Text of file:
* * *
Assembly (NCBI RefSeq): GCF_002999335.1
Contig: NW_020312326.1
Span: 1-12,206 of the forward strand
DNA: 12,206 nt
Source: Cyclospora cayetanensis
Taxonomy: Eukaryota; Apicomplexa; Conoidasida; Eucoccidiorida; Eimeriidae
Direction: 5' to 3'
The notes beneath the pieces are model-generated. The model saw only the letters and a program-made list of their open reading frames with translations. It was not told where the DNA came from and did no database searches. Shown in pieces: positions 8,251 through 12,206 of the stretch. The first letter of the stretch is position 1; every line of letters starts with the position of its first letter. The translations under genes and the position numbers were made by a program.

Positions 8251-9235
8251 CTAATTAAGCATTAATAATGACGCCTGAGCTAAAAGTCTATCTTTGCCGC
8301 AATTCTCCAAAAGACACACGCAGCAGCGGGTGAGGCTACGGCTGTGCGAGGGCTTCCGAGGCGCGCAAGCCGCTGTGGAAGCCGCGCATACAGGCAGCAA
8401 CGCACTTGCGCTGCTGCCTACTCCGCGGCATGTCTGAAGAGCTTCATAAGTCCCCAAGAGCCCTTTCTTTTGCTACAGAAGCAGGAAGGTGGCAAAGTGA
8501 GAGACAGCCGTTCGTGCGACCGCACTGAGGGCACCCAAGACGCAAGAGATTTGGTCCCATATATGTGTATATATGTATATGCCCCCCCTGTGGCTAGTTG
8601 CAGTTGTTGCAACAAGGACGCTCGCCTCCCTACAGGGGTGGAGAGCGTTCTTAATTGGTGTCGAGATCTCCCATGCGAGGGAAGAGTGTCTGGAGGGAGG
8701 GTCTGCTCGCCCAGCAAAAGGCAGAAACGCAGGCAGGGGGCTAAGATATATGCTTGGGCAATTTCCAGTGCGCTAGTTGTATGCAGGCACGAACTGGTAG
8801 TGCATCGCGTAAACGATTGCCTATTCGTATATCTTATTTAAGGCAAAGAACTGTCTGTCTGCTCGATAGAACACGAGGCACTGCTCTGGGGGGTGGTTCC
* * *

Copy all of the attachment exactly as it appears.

Assembly (NCBI RefSeq): GCF_002999335.1
Contig: NW_020312326.1
Span: 1-12,206 of the forward strand
DNA: 12,206 nt
Source: Cyclospora cayetanensis
Taxonomy: Eukaryota; Apicomplexa; Conoidasida; Eucoccidiorida; Eimeriidae
Direction: 5' to 3'
The notes beneath the pieces are model-generated. The model saw only the letters and a program-made list of their open reading frames with translations. It was not told where the DNA came from and did no database searches. Shown in pieces: positions 8,251 through 12,206 of the stretch. The first letter of the stretch is position 1; every line of letters starts with the position of its first letter. The translations under genes and the position numbers were made by a program.

Positions 8251-9235
8251 CTAATTAAGCATTAATAATGACGCCTGAGCTAAAAGTCTATCTTTGCCGC
8301 AATTCTCCAAAAGACACACGCAGCAGCGGGTGAGGCTACGGCTGTGCGAGGGCTTCCGAGGCGCGCAAGCCGCTGTGGAAGCCGCGCATACAGGCAGCAA
8401 CGCACTTGCGCTGCTGCCTACTCCGCGGCATGTCTGAAGAGCTTCATAAGTCCCCAAGAGCCCTTTCTTTTGCTACAGAAGCAGGAAGGTGGCAAAGTGA
8501 GAGACAGCCGTTCGTGCGACCGCACTGAGGGCACCCAAGACGCAAGAGATTTGGTCCCATATATGTGTATATATGTATATGCCCCCCCTGTGGCTAGTTG
8601 CAGTTGTTGCAACAAGGACGCTCGCCTCCCTACAGGGGTGGAGAGCGTTCTTAATTGGTGTCGAGATCTCCCATGCGAGGGAAGAGTGTCTGGAGGGAGG
8701 GTCTGCTCGCCCAGCAAAAGGCAGAAACGCAGGCAGGGGGCTAAGATATATGCTTGGGCAATTTCCAGTGCGCTAGTTGTATGCAGGCACGAACTGGTAG
8801 TGCATCGCGTAAACGATTGCCTATTCGTATATCTTATTTAAGGCAAAGAACTGTCTGTCTGCTCGATAGAACACGAGGCACTGCTCTGGGGGGTGGTTCC